The Last Straw, Part Two
by The Cranky Media Guy
George W. Bush was restless. He hadn't slept for days. The campaign,
five weeks of waiting for the outcome of the election, forming
a transition team, had taken their toll on him. Publicly he kept
up the illusion of a man in control; internally he was in turmoil.
His world was spinning out of control. His entire life had lead
up to this, what should be his moment of triumph. He was bred
for leadership, he had been pushed his entire life toward success,
or at least his father's notion of success. He was, after all,
his Dad's namesake.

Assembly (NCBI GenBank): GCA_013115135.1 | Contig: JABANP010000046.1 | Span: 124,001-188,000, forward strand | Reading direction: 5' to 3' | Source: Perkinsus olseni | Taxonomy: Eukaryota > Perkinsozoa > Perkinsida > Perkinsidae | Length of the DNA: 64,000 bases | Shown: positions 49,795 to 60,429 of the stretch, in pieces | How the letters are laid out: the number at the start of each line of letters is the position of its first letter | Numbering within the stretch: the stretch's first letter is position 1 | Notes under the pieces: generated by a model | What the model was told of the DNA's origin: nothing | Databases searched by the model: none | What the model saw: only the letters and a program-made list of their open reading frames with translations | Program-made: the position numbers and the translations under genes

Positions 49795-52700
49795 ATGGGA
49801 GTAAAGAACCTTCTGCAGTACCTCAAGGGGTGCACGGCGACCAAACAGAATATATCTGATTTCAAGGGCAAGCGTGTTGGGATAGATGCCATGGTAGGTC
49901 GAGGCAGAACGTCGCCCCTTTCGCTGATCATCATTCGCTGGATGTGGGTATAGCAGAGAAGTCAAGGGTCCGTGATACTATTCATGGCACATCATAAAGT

He could never let his guard down in public, he could never let
anyone see past the carefully constructed facade he had erected.
If he appeared uncertain at times, it was because he was, in simple
English, just not all that bright. His father had called in every
favor he had to make Dubya move forward in life. In literal terms,
he could not fail. It wouldn't have been allowed.
Trying to look in control every moment of every day was incredibly
stressful. No one understood that what George W. really wanted
was to have his carefree college days back. No one. It was even
harder to have a man like Dick Cheney play second fiddle to you.
Cheney had legitimately earned the kind of resume that Dubya's
father tried to assemble for his son. Dubya knew that Cheney was
the better man and it ate at him.
No one understood the real George W. Bush. Prep school, getting
ahead in business through the largess of his dad's friends, going